In Ancient Greece:
Wine was never, ever drunk straight. It was mixed with water in a crockery vessel called the “krater.” A one part wine to one part water mixture was considered dangerous. Even one part wine to two parts water was still considered too strong and barbaric. One part wine to three parts water was seen, by Plutarch at least, as the perfect balance.
– Food In Ancient Greece, Cook’s Info
Wine was almost always diluted, usually with water (or snow when the wine was to be served cold). The Greeks believed that only barbarians drank unmixed or undiluted wine and that the Spartan king Cleomenes I was once driven insane after drinking wine this way. They also believed that undiluted wine could even kill the drinker: the Gallic chieftain Brennus was recorded as having committed suicide by drinking wine full-strength. Greeks asserted that the dilution of wine with water was a mark of civilized behavior, whose contrast was embodied in the myth of the battle of Lapiths with the Centaurs, inflamed to rape and mayhem because of wine drunk undiluted with water.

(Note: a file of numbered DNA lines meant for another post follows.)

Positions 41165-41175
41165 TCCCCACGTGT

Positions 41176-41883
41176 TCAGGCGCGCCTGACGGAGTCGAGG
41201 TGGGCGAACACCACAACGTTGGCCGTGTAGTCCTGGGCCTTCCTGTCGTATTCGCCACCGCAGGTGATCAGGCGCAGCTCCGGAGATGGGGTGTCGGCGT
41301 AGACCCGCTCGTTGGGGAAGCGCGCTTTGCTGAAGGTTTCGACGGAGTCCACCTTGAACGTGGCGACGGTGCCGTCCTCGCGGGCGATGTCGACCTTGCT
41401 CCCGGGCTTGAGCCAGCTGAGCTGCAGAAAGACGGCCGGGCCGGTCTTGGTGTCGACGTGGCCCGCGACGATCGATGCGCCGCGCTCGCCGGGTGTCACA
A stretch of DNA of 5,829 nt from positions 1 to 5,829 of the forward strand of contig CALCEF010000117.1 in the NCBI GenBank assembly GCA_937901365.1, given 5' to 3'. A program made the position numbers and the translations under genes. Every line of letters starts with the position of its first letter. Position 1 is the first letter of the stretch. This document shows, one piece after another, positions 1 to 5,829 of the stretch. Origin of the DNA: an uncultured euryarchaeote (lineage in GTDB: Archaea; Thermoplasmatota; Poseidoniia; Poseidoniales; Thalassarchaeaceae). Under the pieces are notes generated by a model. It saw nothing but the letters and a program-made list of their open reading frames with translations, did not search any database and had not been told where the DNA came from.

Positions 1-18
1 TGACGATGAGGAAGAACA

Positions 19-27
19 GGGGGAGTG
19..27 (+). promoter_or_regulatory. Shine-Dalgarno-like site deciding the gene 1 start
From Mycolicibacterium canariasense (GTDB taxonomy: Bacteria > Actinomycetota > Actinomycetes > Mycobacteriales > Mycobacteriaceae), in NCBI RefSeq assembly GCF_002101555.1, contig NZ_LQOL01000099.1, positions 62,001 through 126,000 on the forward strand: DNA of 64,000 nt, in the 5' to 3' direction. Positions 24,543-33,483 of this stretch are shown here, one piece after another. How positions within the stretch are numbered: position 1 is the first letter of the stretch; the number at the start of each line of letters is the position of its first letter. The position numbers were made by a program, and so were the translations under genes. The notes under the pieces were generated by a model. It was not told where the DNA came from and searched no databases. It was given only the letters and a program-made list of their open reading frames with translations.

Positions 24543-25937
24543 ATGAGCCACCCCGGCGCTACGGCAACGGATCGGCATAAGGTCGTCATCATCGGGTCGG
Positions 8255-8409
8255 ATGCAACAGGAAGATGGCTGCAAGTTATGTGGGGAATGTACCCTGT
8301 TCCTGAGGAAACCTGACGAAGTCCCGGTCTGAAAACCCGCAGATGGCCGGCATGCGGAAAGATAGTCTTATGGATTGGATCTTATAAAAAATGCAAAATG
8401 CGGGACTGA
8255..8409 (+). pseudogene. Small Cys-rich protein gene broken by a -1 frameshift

– Wikipedia: Ancient Greece And Wine
According to Harold McGee, water can be a flavor enhancer because it dilutes harsh or overpowering ingredients, broadening the aroma and flavor range of the final product. This is true for wine (and coffee as he describes) because it dilutes alcohol, a component which, according to chemists can “accentuate a wine’s bitterness, reduce its apparent acidity and diminish the release of most aroma molecules. Alcohol particularly holds down fruity and floral aromas, so the aroma that’s left is mainly woody, herbaceous and vegetal.”
The more I look at the traditional Mediterranean diet, the more I see how healthful it is, and the more I see how utterly unlike it is to the Mediterranean diet being promoted today.